MS: Yeah, exactly. I love the way that no matter how we’re out of power, you know, it’s the sinister neocons who still control everything. The Democrats control the House, they control the Senate, they control the White House, but still three or four people with Jewish names are making all the key decisions. It’s not, he didn’t get, his nomination wasn’t scuttled because he was anti-Israel. It’s because he’s pro-Saudi. It’s because he’s on the payroll of the House of Saud. It’s because he’s a propagandist for one of the ugliest and most unlovely regimes that’s done a very good job of buying up just about everything it needs to buy up, and everyone it needs to buy up, in the United States. And because he knew he couldn’t withstand the heat of hearings, he pulled out. Most people, if you read the New York Times, Washington Post, they don’t know anything about the controversy, because those papers being friends of Obama didn’t even report it. But Charles Freeman understood that he couldn’t withstand the heat of hearings, because he’s basically been a press agent for the Saudi royal family, which no self-respecting American should be doing.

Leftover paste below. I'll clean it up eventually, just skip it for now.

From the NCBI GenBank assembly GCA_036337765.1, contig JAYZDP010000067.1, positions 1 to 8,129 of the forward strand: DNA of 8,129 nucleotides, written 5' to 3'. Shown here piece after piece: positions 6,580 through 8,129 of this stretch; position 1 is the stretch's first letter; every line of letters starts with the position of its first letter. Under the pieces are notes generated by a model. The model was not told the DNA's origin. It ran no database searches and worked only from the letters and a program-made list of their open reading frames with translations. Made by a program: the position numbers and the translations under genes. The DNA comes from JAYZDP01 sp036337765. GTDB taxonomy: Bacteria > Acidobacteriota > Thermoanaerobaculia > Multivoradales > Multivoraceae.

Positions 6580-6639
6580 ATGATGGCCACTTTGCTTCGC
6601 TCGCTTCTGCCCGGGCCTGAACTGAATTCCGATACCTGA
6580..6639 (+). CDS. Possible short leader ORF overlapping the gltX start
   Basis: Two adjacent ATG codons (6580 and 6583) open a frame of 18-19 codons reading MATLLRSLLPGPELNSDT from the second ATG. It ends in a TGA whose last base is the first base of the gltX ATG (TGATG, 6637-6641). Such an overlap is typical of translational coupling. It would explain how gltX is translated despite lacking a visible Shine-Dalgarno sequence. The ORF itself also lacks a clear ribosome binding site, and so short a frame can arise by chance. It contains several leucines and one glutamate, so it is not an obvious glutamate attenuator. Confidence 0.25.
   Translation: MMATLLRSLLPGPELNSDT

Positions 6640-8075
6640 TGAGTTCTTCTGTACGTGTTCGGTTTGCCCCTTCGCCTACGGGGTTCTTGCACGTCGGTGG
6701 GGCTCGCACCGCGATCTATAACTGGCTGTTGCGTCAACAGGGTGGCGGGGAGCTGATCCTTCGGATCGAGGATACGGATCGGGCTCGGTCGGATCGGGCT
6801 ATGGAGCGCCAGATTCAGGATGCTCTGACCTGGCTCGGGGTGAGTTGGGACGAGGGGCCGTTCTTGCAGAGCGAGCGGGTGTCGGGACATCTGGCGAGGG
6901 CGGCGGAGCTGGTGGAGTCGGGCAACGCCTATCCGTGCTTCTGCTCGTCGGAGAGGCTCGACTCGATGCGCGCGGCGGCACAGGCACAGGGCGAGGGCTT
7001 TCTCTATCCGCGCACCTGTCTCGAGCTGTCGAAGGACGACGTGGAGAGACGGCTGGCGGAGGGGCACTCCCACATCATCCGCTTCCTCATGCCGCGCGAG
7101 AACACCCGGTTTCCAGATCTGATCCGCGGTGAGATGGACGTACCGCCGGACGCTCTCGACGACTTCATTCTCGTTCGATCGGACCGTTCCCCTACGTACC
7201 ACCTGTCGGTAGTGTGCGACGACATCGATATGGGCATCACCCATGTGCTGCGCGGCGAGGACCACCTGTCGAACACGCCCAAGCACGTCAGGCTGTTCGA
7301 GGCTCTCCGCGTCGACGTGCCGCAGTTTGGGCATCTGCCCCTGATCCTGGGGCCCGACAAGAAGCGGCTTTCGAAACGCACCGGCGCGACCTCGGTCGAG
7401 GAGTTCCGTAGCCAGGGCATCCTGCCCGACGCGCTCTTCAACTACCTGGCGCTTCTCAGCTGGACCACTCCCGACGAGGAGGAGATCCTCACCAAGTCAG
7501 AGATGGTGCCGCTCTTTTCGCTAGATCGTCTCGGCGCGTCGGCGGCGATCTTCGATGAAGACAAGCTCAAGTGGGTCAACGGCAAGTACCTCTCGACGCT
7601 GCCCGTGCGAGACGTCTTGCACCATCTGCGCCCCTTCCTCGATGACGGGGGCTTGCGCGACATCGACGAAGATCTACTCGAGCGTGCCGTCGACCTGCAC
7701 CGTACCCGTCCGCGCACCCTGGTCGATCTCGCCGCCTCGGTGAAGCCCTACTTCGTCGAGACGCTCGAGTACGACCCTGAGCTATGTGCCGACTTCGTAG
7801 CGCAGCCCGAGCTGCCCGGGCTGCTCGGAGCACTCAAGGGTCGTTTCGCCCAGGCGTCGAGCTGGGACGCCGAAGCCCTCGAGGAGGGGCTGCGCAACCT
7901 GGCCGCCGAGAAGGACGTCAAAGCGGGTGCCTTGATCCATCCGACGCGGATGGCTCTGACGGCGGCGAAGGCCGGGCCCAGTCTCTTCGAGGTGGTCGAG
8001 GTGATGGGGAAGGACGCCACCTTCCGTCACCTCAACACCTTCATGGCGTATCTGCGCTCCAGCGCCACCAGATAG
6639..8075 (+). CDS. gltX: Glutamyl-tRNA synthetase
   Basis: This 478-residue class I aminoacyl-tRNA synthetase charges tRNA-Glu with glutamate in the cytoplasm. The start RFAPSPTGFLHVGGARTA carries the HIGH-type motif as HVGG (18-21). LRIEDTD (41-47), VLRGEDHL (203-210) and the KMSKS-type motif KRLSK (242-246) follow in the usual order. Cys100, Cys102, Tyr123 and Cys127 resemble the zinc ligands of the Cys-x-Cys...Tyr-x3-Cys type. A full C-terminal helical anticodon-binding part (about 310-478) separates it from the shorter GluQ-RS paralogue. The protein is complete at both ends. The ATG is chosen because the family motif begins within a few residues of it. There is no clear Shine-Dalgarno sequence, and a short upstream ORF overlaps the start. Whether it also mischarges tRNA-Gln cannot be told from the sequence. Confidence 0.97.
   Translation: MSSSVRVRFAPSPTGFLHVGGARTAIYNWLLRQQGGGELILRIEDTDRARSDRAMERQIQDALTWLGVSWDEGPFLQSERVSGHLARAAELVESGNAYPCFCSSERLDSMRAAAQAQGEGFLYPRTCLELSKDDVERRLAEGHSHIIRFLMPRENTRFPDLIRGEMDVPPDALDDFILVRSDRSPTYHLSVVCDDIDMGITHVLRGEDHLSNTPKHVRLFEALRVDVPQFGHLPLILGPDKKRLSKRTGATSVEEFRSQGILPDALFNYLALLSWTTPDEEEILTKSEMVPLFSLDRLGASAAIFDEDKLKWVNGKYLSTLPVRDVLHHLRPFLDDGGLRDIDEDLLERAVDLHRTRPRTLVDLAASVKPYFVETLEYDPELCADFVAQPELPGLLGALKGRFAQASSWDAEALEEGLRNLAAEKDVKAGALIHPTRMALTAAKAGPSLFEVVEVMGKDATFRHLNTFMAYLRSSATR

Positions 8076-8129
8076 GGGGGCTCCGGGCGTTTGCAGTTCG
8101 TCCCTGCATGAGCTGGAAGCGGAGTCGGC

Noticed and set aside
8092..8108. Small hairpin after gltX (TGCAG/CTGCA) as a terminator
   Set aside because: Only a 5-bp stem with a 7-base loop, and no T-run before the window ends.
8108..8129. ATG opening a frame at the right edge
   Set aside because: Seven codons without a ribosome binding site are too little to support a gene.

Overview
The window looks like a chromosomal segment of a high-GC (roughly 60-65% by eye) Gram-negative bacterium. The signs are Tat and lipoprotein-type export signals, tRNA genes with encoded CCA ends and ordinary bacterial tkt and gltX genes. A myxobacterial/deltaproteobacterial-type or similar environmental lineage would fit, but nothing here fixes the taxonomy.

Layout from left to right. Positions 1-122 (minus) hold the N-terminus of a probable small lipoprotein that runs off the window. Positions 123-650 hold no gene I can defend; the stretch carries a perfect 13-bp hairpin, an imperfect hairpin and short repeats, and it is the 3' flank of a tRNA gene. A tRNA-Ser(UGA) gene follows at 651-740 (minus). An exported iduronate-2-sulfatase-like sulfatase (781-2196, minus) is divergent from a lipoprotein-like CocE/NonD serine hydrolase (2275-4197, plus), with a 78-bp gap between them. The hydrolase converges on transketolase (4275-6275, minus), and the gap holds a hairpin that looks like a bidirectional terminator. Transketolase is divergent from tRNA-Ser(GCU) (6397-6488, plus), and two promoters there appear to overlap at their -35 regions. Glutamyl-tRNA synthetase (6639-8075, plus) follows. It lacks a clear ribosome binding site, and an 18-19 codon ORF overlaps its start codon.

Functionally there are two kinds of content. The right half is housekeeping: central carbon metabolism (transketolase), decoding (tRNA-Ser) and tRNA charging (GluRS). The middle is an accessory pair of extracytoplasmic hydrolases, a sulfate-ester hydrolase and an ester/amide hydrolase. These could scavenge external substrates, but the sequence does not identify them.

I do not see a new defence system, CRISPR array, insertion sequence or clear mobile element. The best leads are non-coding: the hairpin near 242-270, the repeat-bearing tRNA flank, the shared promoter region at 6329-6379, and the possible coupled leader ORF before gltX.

HH: Is this the first indication that the Cramer-Stewart and the intramural between, say, Glenn Greewald and Jonathan Chait…I mean, Chait coined Bush hatred. And it makes it, it looks to me like eight years of Republicans intramural fighting is going to be replaced very quickly by eight years of center-left boxing.

MS: Yeah, because I think essentially the left, everyone thought Obama was their man. There were people who thought he was a new Democrat in the Clinton mold. There were people down the Huffington Post-Daily Kos end who thought he was a hard core, big spending liberal. I mean, my sense is that Obama is basically into Obamafication. He’s into, it’s essentially an imperial regime. He’s into what makes Obama look good. So I think both sides of the Democrat coalition are going to be unhappy with him in the years to come, and the rest of us can just sit back and watch them have a go at each other.

HH: 30 seconds, Mark Steyn, I read your column in the new Commentary, The Hunting Of The Denby, I don’t think you’re going to be getting any invitations to the Op-Ed page of the New York Times. But is it worth reading Snark by David Denby?

MS: It isn’t, and it’s interesting. I think this idea of the sort of snarky tone of the internet putdown, I thought was an interesting idea for a book. But in a way, he’s not really a good enough writer to pull it off, and he shares all the prejudices of the drearier, soft left, liberal New York metropolitan writer. So it’s a bit of a disappointment, that book.

HH: Mark Steyn, always a pleasure, www.steynonline.com.

End of interview.

Advertise With UsAdvertisement
Advertisement
Advertisement
Sierra Pacific Mortgage Advertisement
Hear what Hugh has to say about
Health Markets
Advertisement
Advertisement
Back to Top